How to Create a Zero-Based BudgetOctober 24, 2016
Updated March 2, 2020
It is a well-known fact that a budget is a useful tool to take control of your finances, pay off debt, and save for the future. If you have started a budget and it is working for you, chances are you have money left over by the end of the month to spend freely. You have successfully stuck to your budget, so why not treat yourself with the remainder? You spend what is left and start over next month. However, after a while, you may be scratching your head wondering where all that extra money went. That is where zero-based budgeting comes in.
What if you were told to “spend” all of your income each month? This might sound crazy at first, but many financial experts regard this method as the most effective one out there. The concept of zero-based budgeting is that your monthly income minus your expenses should equal zero. The idea is that each dime you make should have a “job” and fall into a certain category in your budget. For example, if your take-home pay is $5,000, you have exactly $5,000 to spend, save, or invest. Here is how you can create your own zero-based budgeting system:
Track Your Expenses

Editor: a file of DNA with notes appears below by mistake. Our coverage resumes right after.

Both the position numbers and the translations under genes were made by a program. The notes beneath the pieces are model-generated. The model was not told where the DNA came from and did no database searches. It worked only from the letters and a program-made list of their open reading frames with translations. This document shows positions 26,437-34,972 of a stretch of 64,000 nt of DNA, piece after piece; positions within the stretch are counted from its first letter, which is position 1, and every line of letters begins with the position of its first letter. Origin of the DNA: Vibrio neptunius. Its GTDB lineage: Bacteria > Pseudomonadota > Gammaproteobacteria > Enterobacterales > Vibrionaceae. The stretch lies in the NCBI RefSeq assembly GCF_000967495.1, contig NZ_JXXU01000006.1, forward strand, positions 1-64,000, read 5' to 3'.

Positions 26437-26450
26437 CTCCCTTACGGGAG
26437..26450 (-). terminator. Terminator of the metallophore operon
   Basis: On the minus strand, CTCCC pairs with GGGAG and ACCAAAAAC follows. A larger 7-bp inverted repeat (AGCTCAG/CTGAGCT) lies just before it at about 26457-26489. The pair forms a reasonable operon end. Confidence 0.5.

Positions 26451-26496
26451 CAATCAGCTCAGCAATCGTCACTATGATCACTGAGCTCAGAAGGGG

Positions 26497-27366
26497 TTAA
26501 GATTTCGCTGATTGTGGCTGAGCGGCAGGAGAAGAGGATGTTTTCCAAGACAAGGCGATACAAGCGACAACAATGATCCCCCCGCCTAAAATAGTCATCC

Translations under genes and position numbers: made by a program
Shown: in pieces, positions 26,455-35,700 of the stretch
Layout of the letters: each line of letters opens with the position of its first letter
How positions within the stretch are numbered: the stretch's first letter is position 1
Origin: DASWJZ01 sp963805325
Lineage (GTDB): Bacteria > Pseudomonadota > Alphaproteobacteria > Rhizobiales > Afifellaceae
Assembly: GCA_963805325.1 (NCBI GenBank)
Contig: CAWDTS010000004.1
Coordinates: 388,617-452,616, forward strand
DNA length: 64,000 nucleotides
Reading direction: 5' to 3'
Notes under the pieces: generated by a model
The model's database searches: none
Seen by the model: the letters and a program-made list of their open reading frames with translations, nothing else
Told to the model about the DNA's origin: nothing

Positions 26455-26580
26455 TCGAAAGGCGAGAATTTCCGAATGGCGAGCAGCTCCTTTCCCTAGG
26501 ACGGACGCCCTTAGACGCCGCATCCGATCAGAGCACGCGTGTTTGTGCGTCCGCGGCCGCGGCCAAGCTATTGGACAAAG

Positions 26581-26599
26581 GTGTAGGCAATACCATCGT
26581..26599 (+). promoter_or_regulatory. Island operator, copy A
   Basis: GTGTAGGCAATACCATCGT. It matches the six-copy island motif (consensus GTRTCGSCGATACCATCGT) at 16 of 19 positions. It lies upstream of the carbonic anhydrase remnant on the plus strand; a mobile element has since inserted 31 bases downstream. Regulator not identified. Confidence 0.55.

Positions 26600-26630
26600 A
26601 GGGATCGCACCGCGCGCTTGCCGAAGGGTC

In most cases, you will need to track your expenses for a month or two to see what you typically spend in each category. Figuring out what percentage of your income goes to which expense can help you when writing your budget. If you already have a budget that works, you can move on to the second step.
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Create Categories of Expenses
Based on your monthly expenses, make a list of the major categories you spend money in. First, think about your fixed expenses — mortgage, utilities, phone bill, student loan payments, car payments, credit card bills — and create a category of recurring expenses. Then, analyze your bank statements to determine other categories such as transportation/gas, groceries, entertainment, and personal care (clothing, haircuts, etc.). Be fairly generous to yourself in these categories — you want to allocate enough to them so you will not be tempted to use your leftovers. Once you have done this, the next step is assigning an amount of money to each category based on previous months.
Assign the Leftovers to Categories
Subtract the amount you have allotted for each of these categories from your monthly income to see what is left over. In a regular budgeting system, you might save a percentage of your money and spend what is left over. However, in zero-based budgeting, each dollar must be accounted for. You will want to save or invest the remaining balance. Assign each dollar to one of those categories until you are left with zero.
Maximize Your Wealth-Building Potential
When every penny you earn serves a purpose — whether going toward paying your monthly expenses, investing, or straight to your savings account — you know exactly where your money is going, and you will never have to wonder where that extra $250 went. With the zero-based system, that $250 is probably in savings, and you are well on your way to financial freedom.
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